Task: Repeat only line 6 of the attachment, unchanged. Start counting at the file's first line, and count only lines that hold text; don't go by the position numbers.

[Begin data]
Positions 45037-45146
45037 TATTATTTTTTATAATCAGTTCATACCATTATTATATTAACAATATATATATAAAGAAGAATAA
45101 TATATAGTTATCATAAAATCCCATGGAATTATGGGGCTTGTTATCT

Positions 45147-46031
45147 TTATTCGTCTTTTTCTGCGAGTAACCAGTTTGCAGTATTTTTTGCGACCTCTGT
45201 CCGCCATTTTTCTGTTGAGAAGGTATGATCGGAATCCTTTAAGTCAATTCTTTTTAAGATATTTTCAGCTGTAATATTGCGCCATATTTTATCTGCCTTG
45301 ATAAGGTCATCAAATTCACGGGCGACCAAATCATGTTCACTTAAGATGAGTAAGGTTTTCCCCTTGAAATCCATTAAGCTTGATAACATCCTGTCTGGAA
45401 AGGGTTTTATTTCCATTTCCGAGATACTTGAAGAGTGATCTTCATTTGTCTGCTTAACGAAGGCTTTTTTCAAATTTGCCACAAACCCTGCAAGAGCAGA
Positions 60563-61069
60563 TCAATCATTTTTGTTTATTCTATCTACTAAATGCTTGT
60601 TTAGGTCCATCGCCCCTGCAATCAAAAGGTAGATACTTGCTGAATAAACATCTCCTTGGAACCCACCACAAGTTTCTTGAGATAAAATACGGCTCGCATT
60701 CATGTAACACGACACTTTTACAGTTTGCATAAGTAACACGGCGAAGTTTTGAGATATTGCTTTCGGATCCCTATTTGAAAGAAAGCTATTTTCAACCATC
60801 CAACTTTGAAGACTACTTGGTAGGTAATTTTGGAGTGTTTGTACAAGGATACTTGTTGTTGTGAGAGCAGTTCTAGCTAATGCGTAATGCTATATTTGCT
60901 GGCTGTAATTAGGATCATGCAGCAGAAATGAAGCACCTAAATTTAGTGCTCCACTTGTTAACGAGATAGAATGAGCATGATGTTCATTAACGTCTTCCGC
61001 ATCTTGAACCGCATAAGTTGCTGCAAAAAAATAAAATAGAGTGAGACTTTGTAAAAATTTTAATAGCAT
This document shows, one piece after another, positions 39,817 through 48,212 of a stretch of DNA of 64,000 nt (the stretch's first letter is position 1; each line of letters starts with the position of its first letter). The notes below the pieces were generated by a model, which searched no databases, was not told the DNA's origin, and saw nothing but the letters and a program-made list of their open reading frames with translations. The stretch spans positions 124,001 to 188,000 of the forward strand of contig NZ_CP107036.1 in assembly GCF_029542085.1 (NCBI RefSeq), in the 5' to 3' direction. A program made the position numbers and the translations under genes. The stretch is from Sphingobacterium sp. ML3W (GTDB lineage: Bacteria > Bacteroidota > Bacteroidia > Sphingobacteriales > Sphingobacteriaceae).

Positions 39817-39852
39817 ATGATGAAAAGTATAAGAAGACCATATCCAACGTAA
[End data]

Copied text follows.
45201 CCGCCATTTTTCTGTTGAGAAGGTATGATCGGAATCCTTTAAGTCAATTCTTTTTAAGATATTTTCAGCTGTAATATTGCGCCATATTTTATCTGCCTTG